Yeah, what we're not, I mean, if you step back and think about what they’ve done, the biggest client of this company as a major oil company which is kind of half of the fleet core game.

Glenn Fodor – Morgan Stanley

Right.

Ron Clarke

Right, as they offering GFN and program management to big oil companies, do you think about our Russian business as an example where we have relationships obviously with the top two or three major oil companies in Russia, what a great product for us to go pitch that group of partners because my guess is without knowing that they have all the same problems that Brazil does in terms of how fuel moves around that country and moves out of platforms and so we are excited to go kind of tease that out as part of our GFM pitch.

Glenn Fodor – Morgan Stanley

Understood. Thank you, very helpful. Appreciate it.

Operator

Thank you. Our next question is from the line of Tim Willi with Wells Fargo. Please go ahead.

Tim Willi – Wells Fargo

Thanks and good morning. I wanted to ask a bit around the accretion, is there a curve here of investing, and I apologize if you talked about this, I hopped on a bit late but thinking about your U.K. transaction, or you talked about actually putting money into the platform, originally and then more accretion comes later. Is this similar here, do you, should we expect that accretion might be suppressed a little bit initially or we think about what you highlighted for the back half of ‘12 and sort of annualizing that as we go into ‘13, is that sort of the run rate we think about?

Eric Dey

Yeah, hey Tim, this is Eric. Yeah from a run rate perspective, I mean, certainly there as a business we acquired is in the range that I described on the call. So kind of $0.04, $0.05 accretion in the second half of the year, so you can obviously annualize that. Then as Ron mentioned in his part of the call, obviously our objective is to go back and make underperforming assets perform better. So, clearly we’re going to be work on rightsizing the business from a financial perspective but the benefits of that we’ll see primarily going into 2013.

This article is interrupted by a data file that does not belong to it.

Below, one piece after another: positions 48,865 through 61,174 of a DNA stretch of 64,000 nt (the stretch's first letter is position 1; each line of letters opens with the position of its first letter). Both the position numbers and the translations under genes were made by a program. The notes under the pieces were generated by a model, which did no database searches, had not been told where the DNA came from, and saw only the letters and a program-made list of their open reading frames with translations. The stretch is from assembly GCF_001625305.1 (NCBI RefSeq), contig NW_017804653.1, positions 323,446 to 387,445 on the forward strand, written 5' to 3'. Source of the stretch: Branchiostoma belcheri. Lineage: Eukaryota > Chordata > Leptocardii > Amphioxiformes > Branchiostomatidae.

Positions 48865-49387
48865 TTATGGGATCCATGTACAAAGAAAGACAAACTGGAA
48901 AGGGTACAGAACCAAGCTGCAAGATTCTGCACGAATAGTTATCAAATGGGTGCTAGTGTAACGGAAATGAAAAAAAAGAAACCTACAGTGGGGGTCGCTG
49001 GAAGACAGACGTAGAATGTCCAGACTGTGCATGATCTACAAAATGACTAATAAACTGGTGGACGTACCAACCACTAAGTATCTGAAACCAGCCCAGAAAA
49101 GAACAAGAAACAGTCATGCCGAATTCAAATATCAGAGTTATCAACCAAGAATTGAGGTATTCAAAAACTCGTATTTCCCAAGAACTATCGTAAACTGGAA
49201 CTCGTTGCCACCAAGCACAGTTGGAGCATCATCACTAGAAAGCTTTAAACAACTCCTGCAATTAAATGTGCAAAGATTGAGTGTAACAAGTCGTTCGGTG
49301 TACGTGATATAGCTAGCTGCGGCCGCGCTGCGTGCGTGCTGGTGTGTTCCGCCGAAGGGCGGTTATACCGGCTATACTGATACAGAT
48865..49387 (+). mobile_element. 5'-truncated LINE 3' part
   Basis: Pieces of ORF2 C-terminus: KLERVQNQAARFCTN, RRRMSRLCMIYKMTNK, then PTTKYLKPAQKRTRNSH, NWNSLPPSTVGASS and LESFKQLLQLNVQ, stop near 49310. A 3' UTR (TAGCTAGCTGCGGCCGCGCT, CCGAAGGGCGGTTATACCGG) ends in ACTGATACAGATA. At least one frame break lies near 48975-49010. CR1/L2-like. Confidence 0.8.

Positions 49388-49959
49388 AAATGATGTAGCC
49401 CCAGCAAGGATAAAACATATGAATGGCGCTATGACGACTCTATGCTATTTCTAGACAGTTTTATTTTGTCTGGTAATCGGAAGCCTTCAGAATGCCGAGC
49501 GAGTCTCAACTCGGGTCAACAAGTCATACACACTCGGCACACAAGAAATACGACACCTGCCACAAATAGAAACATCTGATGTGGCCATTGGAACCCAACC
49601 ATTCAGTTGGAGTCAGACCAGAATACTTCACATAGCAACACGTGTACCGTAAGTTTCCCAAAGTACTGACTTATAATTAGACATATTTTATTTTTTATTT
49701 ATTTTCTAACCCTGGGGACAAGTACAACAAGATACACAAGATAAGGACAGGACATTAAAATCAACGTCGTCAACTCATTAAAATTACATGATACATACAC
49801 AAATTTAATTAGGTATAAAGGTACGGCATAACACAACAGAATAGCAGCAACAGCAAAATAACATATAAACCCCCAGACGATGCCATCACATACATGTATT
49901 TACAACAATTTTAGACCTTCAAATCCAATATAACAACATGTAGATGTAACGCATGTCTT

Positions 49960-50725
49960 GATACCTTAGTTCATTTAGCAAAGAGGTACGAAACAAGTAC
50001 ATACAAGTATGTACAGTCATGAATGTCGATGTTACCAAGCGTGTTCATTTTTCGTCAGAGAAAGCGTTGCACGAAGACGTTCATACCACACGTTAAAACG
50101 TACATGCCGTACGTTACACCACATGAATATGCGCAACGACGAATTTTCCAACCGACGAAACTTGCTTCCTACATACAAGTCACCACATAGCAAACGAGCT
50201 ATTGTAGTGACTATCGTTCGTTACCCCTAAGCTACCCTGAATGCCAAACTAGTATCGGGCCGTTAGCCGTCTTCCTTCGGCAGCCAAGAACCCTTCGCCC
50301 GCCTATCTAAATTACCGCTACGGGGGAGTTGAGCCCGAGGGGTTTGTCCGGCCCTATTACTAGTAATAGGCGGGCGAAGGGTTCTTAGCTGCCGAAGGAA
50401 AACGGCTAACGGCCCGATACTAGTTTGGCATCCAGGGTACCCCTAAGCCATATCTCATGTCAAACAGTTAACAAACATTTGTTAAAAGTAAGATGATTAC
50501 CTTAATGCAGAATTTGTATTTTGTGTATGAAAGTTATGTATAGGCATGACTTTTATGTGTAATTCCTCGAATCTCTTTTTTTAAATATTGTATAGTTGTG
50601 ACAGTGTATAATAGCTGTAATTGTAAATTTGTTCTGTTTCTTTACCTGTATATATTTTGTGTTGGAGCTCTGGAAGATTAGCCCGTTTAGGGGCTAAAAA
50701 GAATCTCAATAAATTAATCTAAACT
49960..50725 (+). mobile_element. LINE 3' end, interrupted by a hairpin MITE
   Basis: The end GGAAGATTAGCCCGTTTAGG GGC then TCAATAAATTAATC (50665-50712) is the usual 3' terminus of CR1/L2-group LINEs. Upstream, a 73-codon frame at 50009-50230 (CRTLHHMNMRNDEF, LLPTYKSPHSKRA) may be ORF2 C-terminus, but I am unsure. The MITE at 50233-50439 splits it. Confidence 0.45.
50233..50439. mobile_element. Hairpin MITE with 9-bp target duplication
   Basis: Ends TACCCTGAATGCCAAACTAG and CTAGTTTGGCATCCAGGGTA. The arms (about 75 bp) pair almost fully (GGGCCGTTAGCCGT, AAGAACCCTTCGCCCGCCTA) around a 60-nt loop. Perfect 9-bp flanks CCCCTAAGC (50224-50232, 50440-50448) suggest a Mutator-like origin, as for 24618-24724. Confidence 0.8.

Tim Willi – Wells Fargo

No is that comment, Eric one of cost cutting, when you say rightsizing or is that putting capital in some businesses that aren’t at their potential because they didn’t have enough investment and actually scaling them better?

Eric Dey

Yeah, let me take that one, Tim. I’d say it’s early and we’ll obviously come back to you guys as we dig in more and start to frame next year’s plan, but I’d say our thesis is there is a bunch of bad calories being eaten in this company and we love grow calories and so the handful of growth thing that we ticked off earlier. You should expect we’re going to spend more behind those times of things and as normally you should expect we’re going to spend less on what we call some of the bad calorie. So, I think it will be kind of redistribution really of expense. And then the second thing I’ll tell you is this Petrobras relationship that I described is new and its ramping up, so that’s going to give us some wind in this company as we head into next year. So we’ll get back but we think the things sets up as always to be more profitable next year.

Tim Willi – Wells Fargo

And as the Petrobras the new portion are you referring to the fuel control or to the acceptance for the OTR business.

Eric Dey

The first, the fuel control project that literally has just literally been ink in the last few months even though it’s been tested and kind of running for a year or so kind of the commercial side of it has just recently gone live.

Tim Willi – Wells Fargo

Okay. And last question again, I don’t know if I missed it, I apologize if I did, but could you give any kind of metric around trailing EBITDA or any way to think about the evaluation that was placed during the deal?

Unidentified Company Speaker

Tim, at this point we didn’t provide any guidance to that effect. As I mentioned on the call there is kind of a 60-day window to actually close the transaction. So after the deal closes we can have a further discussion about some of those metrics.

Tim Willi – Wells Fargo

Okay. Sounds great. Thanks a lot.

Operator

Thank you. Our next question is from the line of Julio Quinteros with Goldman Sachs. Please go ahead.

Roman Leal – Goldman Sachs

Yeah. It’s actually Roman Leal for Julio. Two quick questions, first thanks for the color on the market environment in Brazil, it seems like a pretty interesting market there. Can you describe perhaps the competitive environment a little bit more and would you say that you are the market leader here or is it more a platform that you think you can grow and take share with?

Ron Clarke